You have Buffalo Bills questions that you've submitted to me via Twitter @viccarucci.
I've got answers:
@me66ina: So who has the final decision on Tyrod Taylor, assuming Doug Whaley does not want him but new coaching staff does?
VC: The ultimate final say in all major organizational decisions belongs to ownership, although Terry and Kim Pegula are inclined to lean heavily on the opinions of their general manager and coach. After all, that's why they're on the payroll. The Pegulas also are the ones who would be writing the checks for the $30.75 million Taylor is guaranteed if he's on the roster past March 11, so it stands to reason they would have to be satisfied with the rationale behind the investment.
Given how things unfolded last season, it's hard to imagine Whaley reversing what appeared as a fairly clear stance that Taylor was not the Bills' long-term answer at quarterback. He was ready to see what the Bills had in rookie Cardale Jones before his lone appearance of the season in the finale against the New York Jets. He was ready to see what other alternatives might be available in free agency or the draft or via trade.
However, it's also hard to imagine Sean McDermott not having a strong say in whether the Bills retain Taylor by picking up his contract extension.
Either way, both must live with the consequences, but my understanding was that McDermott accepted the job with the condition of being able to equally collaborate with Whaley on how the roster is assembled.
Entering his first season as a head coach, it would behoove him to want to maximize his ability to start off on the right foot, which means doing all he can to avoid a worse finish than 8-8. Taylor, at the minimum, gives you a better chance of holding the fort than Jones or a rookie. And perhaps coordinator Rick Dennison and the rest of the new offensive staff will find ways to improve Taylor's game, which has yet to reach the level of indisputable franchise quality.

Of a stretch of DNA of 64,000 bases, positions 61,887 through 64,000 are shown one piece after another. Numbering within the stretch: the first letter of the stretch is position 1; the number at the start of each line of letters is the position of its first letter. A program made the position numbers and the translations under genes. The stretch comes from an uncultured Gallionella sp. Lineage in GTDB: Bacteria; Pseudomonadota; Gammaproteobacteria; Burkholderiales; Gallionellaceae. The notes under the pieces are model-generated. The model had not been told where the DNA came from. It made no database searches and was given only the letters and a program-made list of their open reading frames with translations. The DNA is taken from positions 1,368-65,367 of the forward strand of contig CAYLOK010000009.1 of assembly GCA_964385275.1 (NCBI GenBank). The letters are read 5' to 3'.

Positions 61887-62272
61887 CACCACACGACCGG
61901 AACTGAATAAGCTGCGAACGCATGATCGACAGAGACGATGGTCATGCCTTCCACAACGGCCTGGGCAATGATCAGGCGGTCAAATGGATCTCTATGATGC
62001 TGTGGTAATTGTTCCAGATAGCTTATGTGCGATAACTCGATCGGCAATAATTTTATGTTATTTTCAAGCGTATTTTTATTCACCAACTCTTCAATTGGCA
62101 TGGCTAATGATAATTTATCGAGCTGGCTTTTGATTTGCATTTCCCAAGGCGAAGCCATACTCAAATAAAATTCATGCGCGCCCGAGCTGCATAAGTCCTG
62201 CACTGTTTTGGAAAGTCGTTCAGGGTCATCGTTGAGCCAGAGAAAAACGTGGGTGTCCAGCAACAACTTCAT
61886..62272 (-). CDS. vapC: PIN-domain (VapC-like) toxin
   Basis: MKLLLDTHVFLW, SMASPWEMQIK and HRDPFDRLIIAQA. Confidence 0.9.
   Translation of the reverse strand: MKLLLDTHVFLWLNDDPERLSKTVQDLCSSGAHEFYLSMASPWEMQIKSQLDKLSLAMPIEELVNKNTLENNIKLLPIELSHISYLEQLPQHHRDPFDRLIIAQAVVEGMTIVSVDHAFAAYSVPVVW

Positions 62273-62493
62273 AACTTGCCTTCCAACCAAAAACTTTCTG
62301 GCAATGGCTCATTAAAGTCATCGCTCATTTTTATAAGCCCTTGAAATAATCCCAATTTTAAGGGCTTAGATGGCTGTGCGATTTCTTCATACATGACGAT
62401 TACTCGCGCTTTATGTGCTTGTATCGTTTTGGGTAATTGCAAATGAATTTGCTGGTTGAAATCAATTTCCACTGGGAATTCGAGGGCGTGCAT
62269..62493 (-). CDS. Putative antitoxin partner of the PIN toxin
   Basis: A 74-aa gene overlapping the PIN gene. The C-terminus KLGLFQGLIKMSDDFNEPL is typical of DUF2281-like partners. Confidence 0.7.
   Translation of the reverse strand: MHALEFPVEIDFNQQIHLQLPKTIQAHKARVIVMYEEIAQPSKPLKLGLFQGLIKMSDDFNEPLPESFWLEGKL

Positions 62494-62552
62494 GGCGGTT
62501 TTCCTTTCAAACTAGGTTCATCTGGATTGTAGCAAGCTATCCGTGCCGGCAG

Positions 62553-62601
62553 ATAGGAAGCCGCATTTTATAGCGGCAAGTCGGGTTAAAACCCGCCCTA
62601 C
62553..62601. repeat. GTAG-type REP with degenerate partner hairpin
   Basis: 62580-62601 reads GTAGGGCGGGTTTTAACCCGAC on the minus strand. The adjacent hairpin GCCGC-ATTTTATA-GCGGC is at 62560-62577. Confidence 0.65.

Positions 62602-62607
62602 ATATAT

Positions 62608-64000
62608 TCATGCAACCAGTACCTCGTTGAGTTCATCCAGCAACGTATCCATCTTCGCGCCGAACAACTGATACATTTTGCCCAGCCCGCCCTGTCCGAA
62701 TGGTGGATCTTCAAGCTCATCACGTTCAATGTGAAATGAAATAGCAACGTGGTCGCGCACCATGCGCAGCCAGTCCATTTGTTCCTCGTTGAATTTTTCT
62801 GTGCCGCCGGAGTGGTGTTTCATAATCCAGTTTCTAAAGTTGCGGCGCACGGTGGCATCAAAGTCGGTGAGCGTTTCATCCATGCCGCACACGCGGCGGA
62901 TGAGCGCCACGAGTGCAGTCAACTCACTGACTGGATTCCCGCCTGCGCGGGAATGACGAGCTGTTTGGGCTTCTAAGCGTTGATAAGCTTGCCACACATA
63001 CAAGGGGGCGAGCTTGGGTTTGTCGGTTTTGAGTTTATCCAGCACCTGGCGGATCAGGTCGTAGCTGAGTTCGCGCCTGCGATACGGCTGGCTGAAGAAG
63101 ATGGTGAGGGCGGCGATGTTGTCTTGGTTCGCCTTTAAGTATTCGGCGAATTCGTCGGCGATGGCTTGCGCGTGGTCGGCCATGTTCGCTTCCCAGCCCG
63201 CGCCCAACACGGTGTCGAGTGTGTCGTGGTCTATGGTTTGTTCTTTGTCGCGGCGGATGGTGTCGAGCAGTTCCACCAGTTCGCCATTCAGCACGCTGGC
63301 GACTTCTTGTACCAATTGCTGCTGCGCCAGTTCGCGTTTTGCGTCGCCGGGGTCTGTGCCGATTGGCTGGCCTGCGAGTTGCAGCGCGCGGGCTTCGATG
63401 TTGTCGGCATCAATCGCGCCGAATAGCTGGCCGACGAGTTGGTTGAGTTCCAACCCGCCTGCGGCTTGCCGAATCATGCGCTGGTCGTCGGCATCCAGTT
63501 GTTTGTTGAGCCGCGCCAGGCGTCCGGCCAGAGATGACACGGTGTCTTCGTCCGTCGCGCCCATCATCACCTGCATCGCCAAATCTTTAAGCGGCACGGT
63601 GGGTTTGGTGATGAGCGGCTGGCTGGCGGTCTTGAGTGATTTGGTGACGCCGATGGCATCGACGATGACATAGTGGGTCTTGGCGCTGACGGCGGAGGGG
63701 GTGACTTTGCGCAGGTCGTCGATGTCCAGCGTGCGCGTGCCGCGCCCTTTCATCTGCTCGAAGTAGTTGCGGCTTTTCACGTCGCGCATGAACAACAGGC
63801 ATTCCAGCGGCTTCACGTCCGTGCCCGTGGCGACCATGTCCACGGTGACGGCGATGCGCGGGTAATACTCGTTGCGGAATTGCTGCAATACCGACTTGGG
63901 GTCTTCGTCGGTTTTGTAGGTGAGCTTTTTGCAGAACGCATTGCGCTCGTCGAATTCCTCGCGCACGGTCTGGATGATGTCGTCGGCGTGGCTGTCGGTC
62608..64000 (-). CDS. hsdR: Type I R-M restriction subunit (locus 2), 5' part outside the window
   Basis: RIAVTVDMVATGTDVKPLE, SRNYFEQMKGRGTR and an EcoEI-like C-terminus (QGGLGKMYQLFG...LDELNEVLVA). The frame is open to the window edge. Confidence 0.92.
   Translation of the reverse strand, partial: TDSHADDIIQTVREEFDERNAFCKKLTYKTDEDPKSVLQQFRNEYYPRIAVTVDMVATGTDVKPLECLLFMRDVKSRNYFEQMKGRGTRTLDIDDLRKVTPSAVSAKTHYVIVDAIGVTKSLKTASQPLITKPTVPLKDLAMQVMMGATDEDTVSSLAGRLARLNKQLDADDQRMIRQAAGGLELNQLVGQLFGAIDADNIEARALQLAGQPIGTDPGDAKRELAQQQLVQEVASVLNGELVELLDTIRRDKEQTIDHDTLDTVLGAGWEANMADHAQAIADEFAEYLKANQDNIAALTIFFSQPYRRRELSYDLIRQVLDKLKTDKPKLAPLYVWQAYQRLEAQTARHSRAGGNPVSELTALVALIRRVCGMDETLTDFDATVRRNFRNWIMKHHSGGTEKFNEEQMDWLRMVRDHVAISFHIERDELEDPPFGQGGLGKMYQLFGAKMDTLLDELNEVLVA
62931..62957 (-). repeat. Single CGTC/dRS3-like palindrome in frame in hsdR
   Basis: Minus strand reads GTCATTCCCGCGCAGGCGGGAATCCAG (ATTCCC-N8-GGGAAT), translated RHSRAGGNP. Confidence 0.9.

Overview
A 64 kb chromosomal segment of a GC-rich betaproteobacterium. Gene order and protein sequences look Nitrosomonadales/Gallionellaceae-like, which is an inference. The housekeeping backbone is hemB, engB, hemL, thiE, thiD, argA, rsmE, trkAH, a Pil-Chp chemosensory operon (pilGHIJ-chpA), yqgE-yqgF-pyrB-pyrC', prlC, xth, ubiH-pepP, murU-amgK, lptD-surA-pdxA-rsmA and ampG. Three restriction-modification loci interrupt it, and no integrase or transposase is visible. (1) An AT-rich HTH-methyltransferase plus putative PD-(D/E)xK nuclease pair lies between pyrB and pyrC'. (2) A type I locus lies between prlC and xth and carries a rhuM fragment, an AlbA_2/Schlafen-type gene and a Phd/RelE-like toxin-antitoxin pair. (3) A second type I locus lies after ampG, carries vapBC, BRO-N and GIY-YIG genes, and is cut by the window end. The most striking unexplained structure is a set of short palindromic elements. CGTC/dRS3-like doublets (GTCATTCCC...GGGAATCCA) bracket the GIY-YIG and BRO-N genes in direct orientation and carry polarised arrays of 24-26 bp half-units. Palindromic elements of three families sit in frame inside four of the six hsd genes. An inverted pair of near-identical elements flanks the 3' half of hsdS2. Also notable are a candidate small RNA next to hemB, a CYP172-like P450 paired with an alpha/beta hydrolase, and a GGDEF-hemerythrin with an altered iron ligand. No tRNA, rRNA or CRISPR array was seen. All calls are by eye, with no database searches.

Does keeping Taylor make the Bills better? That's the $30.75-million question McDermott and Whaley will try to answer.
@BVattimo: Do you think the Pegulas purposely searched for an anti-Rex type of head coach?
VC: I'm only speculating, because I don't know the precise nature of what they were thinking during the search, but it's common for NFL owners to hire the opposite of the coach they fired.
It's also my understanding that, although Whaley was put in charge of the search, the Pegulas quickly became enamored with McDermott, who was the first of the four coaches they interviewed. From what I have been able to gather, McDermott won them over during a three-hour dinner with only the three of them on a yacht near the Pegulas' home in Boca Raton, Fla. That was the night before McDermott's formal interview − which lasted about six hours − with the Pegulas, Whaley and Bills director of player personnel Jim Monos.
McDermott presented himself as being exactly what he is: a highly organized, detailed, demanding, no-nonsense person. He's all about faith, family and football. He's a classic grinder, putting in long hours at the office and expecting his assistant coaches to do the same. Unlike his predecessor, McDermott is not going to try to win you over with personality. He wants to do that with results, which is part of the reason he has said nothing publicly since being introduced as the Bills' new head coach on Jan. 13.
After the boastful promises, blunders and other clownish aspects of Ryan's two-year run with the Bills, I'm sure this was a refreshing change for the Pegulas and why they knew they had the right guy immediately.
In fact, when the interview ended, no one contacted a car service to transport McDermott to the airport, which is pretty much the norm for NFL coaching interviews. Kim Pegula drove him there herself and told McDermott if his wife had any questions about Western New York to not hesitate to give her a call.
@realsheldawg: Do you foresee any moves that you would consider surprising?